Last night, Buzzfeed announced a $50 million round from Andreessen Horowitz at an $850 million valuation.
[Disclosure: Andressen Horowitz partners Marc Andreessen, Chris Dixon, and Jeff Jordan are personal investors in Pando]
In the grand scheme of wild funding rounds at even wilder valuations, this one is comparatively sober. Buzzfeed is expected to turn a profit on $100 million in revenue this year, and the company just turned down an acquisition offer by Disney. (Fortune’s Erin Griffith has a good rundown of what you need to know about the deal.)
Still, this is one of the wilder prices we’ve seen paid for a content company in recent years, and it’s funded by an interesting source. When Andreessen personally invested in media companies like Business Insider, Talking Points Memo, and Pando, he was able to do so because his firm didn’t invest in content so it wasn’t considered a conflict. Apparently, that’s changed.
That’s good for the content business. Andreessen is a guy who can write huge checks and he not only wants to make money in return, he doesn’t want to see journalism die. Also, his firm can greatly influence where other VCs invest. Last February, he wrote a blog post, adapted from one of his signature “tweetstorms,” called “The Future of the News Business.” In it, he was bullish about the news industry’s chances of survival, putting forth a number of strategies and models he thinks are worth adopting for anyone looking to win in this space.
We’ll get into how Buzzfeed actually helps his grand scheme to save journalism. But first, we can’t write about this deal and the things the money is supposed to towards– deeper video production and distribution, more elaborate professional agency services– without comparing and contrasting the new media company with an even higher valuation: VICE.
Buzzfeed was always like a new version of Huffington Post, only one that used sharing instead of SEO, and one that monetized through native ads versus banners. Huffington Post and BuzzFeed co-founder Jonah Peretti was clear that a reliance on SEO and banners were the two ticking time bombs he saw at HuffPo that he wanted to correct for with his new venture. But much of the rest of the go-big, get-clicks, mass volume playbook was the same. Remember: Amid a lot of crappy free HuffPo content, it’s also won a Pulitzer.
Meanwhile, VICE has always had the anti-Huffington Post playbook. It doesn’t have a massive audience, but it speaks to a hard-to-reach audience very deeply. It charges way more to reach that audience because of it’s elaborate in-house custom programs, and it’s generated huge revenues reselling its quality video programming not only to HBO but emerging markets around the world.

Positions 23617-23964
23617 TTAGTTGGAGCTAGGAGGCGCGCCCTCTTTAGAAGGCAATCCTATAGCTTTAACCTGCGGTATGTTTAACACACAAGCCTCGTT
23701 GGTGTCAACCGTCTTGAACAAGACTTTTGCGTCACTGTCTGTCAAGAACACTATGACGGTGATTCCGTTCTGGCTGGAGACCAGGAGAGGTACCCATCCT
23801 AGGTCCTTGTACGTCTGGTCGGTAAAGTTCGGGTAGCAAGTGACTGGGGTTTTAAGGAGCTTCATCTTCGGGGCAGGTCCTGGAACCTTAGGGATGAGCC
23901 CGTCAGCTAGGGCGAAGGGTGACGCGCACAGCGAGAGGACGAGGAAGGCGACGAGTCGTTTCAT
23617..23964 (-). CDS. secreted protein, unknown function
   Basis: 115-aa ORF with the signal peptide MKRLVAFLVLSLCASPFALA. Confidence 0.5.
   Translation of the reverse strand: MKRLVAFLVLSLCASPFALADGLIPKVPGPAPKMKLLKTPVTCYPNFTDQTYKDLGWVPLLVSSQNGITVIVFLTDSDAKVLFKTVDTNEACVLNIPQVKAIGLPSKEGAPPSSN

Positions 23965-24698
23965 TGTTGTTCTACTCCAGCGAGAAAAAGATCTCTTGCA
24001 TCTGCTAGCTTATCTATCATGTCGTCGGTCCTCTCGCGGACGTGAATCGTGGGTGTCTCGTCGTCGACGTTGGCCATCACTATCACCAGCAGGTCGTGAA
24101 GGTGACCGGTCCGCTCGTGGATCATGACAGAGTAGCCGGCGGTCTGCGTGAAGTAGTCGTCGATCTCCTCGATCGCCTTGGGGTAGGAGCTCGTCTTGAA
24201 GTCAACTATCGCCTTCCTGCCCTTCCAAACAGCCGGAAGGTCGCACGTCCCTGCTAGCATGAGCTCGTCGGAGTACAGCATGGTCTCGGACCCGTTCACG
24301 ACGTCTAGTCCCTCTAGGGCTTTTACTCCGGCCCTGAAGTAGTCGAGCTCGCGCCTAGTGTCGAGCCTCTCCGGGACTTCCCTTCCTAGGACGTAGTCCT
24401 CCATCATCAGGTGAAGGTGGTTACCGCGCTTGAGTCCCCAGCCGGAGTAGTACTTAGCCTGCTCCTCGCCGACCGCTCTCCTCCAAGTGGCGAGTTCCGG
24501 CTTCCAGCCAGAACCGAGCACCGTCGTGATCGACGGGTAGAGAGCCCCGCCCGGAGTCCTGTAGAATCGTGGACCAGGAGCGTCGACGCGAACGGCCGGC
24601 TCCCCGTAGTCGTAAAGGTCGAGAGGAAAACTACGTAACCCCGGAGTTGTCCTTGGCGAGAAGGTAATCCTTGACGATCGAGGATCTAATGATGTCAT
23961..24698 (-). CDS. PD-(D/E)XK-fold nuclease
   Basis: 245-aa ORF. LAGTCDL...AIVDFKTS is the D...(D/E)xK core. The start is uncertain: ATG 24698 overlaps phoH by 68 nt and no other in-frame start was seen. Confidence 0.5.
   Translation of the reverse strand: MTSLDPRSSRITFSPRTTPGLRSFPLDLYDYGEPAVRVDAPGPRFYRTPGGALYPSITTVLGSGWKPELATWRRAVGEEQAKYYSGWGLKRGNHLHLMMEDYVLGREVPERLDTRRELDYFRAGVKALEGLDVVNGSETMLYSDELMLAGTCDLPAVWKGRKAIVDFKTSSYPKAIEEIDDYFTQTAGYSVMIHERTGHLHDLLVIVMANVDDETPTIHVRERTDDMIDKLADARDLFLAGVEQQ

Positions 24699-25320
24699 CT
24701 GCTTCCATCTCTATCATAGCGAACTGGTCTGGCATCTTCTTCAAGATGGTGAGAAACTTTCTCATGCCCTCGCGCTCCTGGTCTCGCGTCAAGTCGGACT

VICE has seemed so far to break new media math: It doesn’t come close to a billion page views a month, and yet it was valued at nearly 3x HuffPo’s sale to AOL.
It turns out, The Huffington Post model is easier to get up and going but more difficult to scale. We’ve seen this with the proliferation of Buzzfeed imitators like Playbuzz and Viralnova.
In terms of ad revenue, there’s also the law of diminishing returns at play. When you have a billion users coming and going, engaging only shallowly with the content, what’s another 100 million more users?
On the other hand, VICE took more than a decade to build but is able to sell higher quality ad deals targeted at a fraction of the audience because its high quality content can be ported to television.
Just like its insistence that it can do both kitten videos and serious investigative journalism, BuzzFeed apparently now wants to do both the HuffPo and the VICE playbook. Money isn’t gonna be the problem– at least for a while. But focus and DNA might be.
Say what you will about VICE hunting down terrorists and doing cocaine with them — Shane Smith is at least committed to his company’s schtick. Is Buzzfeed really committed to such deep, expensive content?
While Buzzfeed regularly publishes meaningful investigative reporting and smart analysis (particularly related to pop culture), the bulk of Buzzfeed’s traffic flocks toward content that could hardly be considered Pulitzer-worthy. A couple years ago, when I reached out to Buzzfeed and asked them to provide the site’s thirteen most-read posts of all time, they were literally all listicles, many of which were repurposed from other sites like Reddit. (At Slate, Farhad Manjoo described how many of Buzzfeed’s most popular articles are merely repackaged and “optimized” from only one or two sources).